YMMV: Dad's Army
- Accidental Innuendo: Something Lance Corporal Jones was prone to. For example, describing an mutinous American sailor being whipped -
"And that was the noise that he ejaculated while he was being flogged, sir."
- Ear Worm: Who hasn't quietly hummed the end theme while advancing with fixed bayonet during an army exercise?
- Fridge Brilliance: An example is detailed in Graham McCann's behind-the-scenes biography of the show. A BBC executive recounts stopping by to watch a taping of the show in its first season, and initially finding it utterly baffling and unfunny. He then admits that it all immediately clicked together and became hilarious once he realized that Mainwaring was the Captain and Wilson was the Sergeant, rather than the other way around as he'd previously thought and as would initially seem to be the case when looking at the characters at first glance.
- Growing the Beard: The first two seasons are pretty good (though large portions of the second are sadly lost), but the show really hit its stride in the third season, when it moved into colour and got a much bigger location budget.
- Ho Yay: Between Mainwaring and Wilson - episodes occasionally forced them to share a bed. This was always Played for Laughs.
- Combined with Big Lipped Alligator Moment in one episode with Frazer and Mainwaring, when Frazer tells a dramatic bedtime story as the platoon sleep in a shed ("The Story of the Auld Empty Barn"note ). As he dramatically builds up to the end, he seems, for no apparent reason, to be stroking Mainwaring's left nipple.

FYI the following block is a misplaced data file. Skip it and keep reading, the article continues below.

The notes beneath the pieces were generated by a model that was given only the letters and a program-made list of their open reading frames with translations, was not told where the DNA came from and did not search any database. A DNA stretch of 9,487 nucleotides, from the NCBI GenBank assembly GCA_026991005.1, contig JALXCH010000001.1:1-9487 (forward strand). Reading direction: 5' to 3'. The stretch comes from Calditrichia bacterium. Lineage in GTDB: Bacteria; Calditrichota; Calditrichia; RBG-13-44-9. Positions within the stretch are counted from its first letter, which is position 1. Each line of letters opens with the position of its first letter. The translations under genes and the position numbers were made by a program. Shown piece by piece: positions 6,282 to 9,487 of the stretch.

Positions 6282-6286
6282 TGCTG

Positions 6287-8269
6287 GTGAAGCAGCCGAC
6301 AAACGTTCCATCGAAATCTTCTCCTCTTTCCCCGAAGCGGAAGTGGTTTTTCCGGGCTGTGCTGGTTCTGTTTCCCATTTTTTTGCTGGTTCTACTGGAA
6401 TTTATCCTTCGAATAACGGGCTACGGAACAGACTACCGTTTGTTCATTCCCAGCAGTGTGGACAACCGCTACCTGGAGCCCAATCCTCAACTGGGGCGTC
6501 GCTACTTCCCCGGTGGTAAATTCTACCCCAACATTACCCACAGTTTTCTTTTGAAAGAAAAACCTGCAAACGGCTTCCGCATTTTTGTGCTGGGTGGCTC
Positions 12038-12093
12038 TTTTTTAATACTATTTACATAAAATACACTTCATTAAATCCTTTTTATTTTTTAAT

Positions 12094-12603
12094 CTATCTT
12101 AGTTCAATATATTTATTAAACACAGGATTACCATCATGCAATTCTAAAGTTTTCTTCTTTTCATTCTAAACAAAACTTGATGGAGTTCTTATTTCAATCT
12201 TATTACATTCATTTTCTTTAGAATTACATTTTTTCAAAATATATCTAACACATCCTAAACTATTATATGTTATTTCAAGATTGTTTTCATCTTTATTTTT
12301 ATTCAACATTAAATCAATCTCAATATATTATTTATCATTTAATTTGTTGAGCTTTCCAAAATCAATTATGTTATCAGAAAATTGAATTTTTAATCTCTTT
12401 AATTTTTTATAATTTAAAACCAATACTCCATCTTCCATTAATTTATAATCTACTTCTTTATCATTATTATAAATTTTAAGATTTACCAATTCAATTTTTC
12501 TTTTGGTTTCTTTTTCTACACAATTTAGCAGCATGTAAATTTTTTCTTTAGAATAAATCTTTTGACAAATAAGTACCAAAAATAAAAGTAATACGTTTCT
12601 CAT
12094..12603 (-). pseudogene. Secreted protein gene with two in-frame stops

- Jerkass Woobie: Mainwaring is extremely pompous but it is impossible not to feel sympathy for him at times.
- Memetic Mutation: "They don't like it up 'em!" and the opening sequence with the swastika arrows aimed at Britain—this is often referenced by the tabloids (and the opening credits of Have I Got News for You) for stories about the European Union.
- Values Dissonance:
- When reciting 'Eenie meenie miney mo', Pike renders the second line as "Catch a nigger by the toe" which would have been the way the rhyme went both in the 1940s where the show was set and the 1960s when it was written.
- The episode "Absent Friends", which involves the platoon trying to capture a suspected IRA member, is sometimes omitted from broadcast because of the stereotypical portrayal of the Irish. Before that, it would be left out of broadcast schedules because of The Troubles.
- The episode "The Making Of Private Pike" has his Girl of the Week reveal her nastier side and call him "retarded", making an already brutal beatdown sound even worse nowadays.
- Hodges attempting to blackmail Mrs Pike for sex in "High Finance" isn't treated as something normal or acceptable, but by the same token a punch from Wilson is treated as being the end of the matter, unlike today when it would almost certainly result in criminal charges.
- The Woobie: Private Godfrey, especially in the case of "Branded".